In a just a few short months, the market has done what governments had tried for years to do: secure Canadian energy resources in domestic hands.
Since December, Canadian buyers have snapped up $30-billion worth of oil sands and heavy oil assets. This represents an unprecedented stack of deals at a time when the industry faces weak commodity prices and its old bugbear – high capital costs.
The sellers have one thing in common – they're foreigners. Instead, they came from other countries during boom times, overlooking expensiveness in favour of massive reserves and stable regulatory and political systems compared with other parts of the world. They put their faith in the ability of the industry to slash costs by improving technology.
More than a decade of harsh criticism by global environmental groups did not knock them off course. What did was the collapse in crude prices, anxious lenders and the need to find prospects that offer investors quick returns – such as shale, deep in the heart of Texas.
Norway's Statoil, Royal Dutch Shell of the Netherlands and U.S. oil major ConocoPhillips all jettisoned heavy oil and oil sands assets over the past four months. Meanwhile, Athabasca Oil Corp., Canadian Natural Resources and Cenovus Energy, all domestic players, bulked up.
In a smaller heavy-oil deal on Monday, Waterous Energy Fund – a private-equity startup founded by veteran energy banker Adam Waterous – shelled out $244-million to buy a majority stake in Northern Blizzard Resources from U.S.-based Riverstone Holdings LLC and NGP Capital Management LLC.
All the activity has sparked a furious debate about whether Canada has become seen as a lousy place for foreign players to invest large amounts of capital because of government policy, and not just a victim of low energy prices. Either way, it has been a fantastic opportunity to repatriate assets following decades of takeovers by outsiders.
The former explanation is proffered by opponents of Alberta Premier Rachel Notley and Prime Minister Justin Trudeau, who say their moves on carbon, mostly, have driven away capital. This argument is too simplistic, and ignores the fact that executives with companies that have both bought and sold assets have supported tougher emission measures.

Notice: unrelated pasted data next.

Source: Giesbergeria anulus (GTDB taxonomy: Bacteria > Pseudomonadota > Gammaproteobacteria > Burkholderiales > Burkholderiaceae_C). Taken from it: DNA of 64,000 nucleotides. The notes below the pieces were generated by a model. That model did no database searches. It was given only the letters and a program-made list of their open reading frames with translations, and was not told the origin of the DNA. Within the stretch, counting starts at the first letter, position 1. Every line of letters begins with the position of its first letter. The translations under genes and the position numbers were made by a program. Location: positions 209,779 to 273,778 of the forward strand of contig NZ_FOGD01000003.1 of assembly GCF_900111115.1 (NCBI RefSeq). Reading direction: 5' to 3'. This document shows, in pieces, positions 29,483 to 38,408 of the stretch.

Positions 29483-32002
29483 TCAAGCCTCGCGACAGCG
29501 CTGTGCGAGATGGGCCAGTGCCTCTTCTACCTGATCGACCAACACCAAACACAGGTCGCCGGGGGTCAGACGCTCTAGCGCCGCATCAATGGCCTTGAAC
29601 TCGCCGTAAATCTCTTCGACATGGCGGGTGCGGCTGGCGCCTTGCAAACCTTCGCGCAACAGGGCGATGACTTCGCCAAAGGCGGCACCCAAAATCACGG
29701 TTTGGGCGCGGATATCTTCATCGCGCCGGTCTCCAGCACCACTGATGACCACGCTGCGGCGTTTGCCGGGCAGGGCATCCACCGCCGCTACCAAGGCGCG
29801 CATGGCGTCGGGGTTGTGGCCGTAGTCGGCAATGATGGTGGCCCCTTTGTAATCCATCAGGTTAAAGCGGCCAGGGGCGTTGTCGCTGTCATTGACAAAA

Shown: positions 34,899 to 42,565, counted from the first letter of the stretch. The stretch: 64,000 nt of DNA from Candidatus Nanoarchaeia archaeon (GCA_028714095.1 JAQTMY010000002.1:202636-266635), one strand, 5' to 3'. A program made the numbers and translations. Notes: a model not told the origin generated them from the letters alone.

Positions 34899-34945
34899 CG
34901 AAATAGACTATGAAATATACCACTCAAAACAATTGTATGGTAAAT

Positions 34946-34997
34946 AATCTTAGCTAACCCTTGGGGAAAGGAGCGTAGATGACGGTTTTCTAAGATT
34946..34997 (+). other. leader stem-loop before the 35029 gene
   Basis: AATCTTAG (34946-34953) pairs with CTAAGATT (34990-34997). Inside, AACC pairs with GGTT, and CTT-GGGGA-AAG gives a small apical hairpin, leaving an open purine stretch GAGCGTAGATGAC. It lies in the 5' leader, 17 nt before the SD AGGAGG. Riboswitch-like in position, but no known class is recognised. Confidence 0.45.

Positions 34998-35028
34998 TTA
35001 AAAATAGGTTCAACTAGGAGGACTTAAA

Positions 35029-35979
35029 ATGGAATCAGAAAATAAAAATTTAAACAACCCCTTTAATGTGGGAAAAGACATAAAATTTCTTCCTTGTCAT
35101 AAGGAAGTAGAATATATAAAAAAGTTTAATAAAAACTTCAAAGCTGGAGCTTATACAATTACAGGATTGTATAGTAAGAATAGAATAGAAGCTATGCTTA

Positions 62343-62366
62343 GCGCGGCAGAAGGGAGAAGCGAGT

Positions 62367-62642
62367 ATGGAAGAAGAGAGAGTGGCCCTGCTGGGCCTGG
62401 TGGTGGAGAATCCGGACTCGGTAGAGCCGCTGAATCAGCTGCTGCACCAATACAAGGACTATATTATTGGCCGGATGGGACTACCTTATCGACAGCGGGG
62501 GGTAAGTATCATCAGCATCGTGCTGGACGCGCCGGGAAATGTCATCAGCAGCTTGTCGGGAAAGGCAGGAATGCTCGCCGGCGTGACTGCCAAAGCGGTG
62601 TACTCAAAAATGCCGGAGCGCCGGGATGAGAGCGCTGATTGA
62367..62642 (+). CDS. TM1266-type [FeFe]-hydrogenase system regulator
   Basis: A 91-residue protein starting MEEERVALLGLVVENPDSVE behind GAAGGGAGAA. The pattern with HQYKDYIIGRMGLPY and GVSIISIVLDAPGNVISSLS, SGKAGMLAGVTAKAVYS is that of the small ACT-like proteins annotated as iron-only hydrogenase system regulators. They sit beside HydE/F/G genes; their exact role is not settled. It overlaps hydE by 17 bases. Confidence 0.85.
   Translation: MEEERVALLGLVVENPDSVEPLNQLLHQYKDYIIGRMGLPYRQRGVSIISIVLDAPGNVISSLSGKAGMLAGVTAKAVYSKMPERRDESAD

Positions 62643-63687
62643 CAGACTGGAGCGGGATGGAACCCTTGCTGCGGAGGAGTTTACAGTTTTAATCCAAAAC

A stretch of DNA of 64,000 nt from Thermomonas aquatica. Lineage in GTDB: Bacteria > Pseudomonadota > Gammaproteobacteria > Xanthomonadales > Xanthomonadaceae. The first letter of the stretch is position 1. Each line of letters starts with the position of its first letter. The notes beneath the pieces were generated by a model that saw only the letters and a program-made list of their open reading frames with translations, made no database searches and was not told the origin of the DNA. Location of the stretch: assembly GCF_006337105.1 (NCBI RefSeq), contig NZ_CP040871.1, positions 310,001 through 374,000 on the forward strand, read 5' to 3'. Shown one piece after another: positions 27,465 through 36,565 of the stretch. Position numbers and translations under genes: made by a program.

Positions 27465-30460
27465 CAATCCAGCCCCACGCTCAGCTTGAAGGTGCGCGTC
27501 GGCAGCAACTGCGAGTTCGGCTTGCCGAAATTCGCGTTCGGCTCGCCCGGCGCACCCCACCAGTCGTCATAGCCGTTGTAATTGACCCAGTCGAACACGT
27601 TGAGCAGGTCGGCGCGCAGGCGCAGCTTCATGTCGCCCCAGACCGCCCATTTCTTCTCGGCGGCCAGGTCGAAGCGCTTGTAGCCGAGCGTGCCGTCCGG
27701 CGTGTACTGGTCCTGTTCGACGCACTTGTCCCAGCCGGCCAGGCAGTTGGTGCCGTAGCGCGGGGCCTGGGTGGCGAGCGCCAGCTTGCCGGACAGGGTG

The move to reacquire assets at home suggests a new phase in the industry's evolution, one in which the locals have the expertise and patience to run a complicated business even when oil prices stink. Investment decisions won't rely on so many competing corporate priorities. Such is the case with most of the global oil majors.
"Once these things are producing, they're very attractive with long lives and low sustaining capital. These are high free cash flow assets – once they're built," Mr. Waterous told The Globe and Mail after announcing his acquisition. "They're very capital-intensive to build, but once they're on stream they have very compelling economics."
To be sure, all the buying means there will be less building, given those calculations. But that's not necessarily a bad thing, as the economy can pay a steep price with the casualties that come from building too much too fast.
A look back a few decades shows how the government of the day, led by the current Prime Minister's dad, pushed nationalization of energy assets during an era of shortage and suspicion of foreign oil interests.
As a Crown corporation in the 1970s, Petro-Canada was given the mandate to snap up assets and companies and provide "a window" on the industry. It went about buying the likes of Atlantic Richfield Canada, Petrofina Canada and the refining and marketing division of Gulf Canada.
Such pricey protectionism went out of style as crude prices tanked in the 1980s and as government got out of many businesses, including oil, airlines and rail.
Now, though, in a global market saturated with crude, Canadians such as CNRL's Murray Edwards and Cenovus's Brian Ferguson have doubled down on the oil sands to be patient with their main business where others can't or won't. Indeed, another company that once was an affiliate of a U.S. oil major, Suncor Energy, absorbed Petro-Canada in 2009, and lately, has been an enthusiastic consolidator of other oil sands assets.
There could be more big deals yet, but not because of government forcing Canadianization, any more than foreigners fleeing government. Instead, it will be the result of shifting priorities among investors based elsewhere and increasing specialization by the locals.